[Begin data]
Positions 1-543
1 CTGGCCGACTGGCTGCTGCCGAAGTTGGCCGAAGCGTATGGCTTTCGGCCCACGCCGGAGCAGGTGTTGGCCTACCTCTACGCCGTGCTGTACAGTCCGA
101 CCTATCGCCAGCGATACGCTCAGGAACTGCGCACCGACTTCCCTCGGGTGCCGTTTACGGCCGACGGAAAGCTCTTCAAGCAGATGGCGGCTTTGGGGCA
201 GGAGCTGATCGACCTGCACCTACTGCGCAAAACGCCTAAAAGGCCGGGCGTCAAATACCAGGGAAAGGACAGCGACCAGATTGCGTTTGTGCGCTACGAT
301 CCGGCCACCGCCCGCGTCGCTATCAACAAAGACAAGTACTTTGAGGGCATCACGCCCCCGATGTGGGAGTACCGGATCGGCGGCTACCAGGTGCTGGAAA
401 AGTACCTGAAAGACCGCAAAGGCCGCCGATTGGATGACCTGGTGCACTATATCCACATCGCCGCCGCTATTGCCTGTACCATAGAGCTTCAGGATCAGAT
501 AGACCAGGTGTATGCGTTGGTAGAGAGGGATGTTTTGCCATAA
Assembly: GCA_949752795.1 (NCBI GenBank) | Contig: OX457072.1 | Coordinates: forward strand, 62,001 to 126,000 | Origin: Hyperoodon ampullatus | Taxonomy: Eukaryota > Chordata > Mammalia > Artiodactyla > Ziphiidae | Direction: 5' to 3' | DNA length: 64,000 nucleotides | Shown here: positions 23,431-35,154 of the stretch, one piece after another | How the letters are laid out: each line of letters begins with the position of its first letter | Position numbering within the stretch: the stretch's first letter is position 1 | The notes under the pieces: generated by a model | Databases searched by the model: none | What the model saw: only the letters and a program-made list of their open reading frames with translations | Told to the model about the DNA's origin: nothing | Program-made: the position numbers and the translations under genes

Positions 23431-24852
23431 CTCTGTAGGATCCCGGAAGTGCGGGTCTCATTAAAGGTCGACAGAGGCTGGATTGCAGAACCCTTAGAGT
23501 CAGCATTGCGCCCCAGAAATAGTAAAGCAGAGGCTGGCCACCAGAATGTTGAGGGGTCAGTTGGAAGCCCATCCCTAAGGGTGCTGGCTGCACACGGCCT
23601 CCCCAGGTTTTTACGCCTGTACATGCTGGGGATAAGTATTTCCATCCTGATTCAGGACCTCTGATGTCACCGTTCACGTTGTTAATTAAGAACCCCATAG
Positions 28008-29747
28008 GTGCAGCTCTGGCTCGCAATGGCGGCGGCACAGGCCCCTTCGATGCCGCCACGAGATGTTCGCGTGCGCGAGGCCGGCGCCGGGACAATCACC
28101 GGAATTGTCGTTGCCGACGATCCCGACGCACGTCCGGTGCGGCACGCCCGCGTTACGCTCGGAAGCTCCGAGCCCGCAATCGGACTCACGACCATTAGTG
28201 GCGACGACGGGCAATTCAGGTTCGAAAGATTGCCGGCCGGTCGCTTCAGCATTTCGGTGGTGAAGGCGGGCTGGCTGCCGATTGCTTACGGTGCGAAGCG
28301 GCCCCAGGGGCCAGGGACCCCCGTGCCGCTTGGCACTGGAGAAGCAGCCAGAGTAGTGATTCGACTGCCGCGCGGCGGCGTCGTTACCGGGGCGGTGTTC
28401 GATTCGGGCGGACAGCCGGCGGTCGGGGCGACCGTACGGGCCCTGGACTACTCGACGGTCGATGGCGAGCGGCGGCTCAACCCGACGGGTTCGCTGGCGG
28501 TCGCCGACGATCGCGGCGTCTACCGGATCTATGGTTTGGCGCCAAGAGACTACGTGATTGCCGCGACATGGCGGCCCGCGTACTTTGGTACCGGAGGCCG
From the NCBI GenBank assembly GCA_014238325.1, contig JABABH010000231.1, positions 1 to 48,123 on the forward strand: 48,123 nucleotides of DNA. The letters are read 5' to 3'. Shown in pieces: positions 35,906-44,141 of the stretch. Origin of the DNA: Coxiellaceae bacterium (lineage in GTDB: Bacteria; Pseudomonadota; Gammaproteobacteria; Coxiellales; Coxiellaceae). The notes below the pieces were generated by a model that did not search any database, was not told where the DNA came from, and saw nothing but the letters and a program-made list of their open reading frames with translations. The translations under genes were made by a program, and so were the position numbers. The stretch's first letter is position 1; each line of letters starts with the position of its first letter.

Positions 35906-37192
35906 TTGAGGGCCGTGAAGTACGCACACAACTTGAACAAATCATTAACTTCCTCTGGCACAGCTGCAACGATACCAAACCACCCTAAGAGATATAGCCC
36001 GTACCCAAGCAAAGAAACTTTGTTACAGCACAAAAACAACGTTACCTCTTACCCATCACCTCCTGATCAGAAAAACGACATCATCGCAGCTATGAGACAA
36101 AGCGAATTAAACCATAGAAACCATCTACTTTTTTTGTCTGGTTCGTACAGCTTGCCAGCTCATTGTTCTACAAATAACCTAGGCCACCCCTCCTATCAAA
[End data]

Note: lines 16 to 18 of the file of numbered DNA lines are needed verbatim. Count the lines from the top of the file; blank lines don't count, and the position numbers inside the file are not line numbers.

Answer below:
28201 GCGACGACGGGCAATTCAGGTTCGAAAGATTGCCGGCCGGTCGCTTCAGCATTTCGGTGGTGAAGGCGGGCTGGCTGCCGATTGCTTACGGTGCGAAGCG
28301 GCCCCAGGGGCCAGGGACCCCCGTGCCGCTTGGCACTGGAGAAGCAGCCAGAGTAGTGATTCGACTGCCGCGCGGCGGCGTCGTTACCGGGGCGGTGTTC
28401 GATTCGGGCGGACAGCCGGCGGTCGGGGCGACCGTACGGGCCCTGGACTACTCGACGGTCGATGGCGAGCGGCGGCTCAACCCGACGGGTTCGCTGGCGG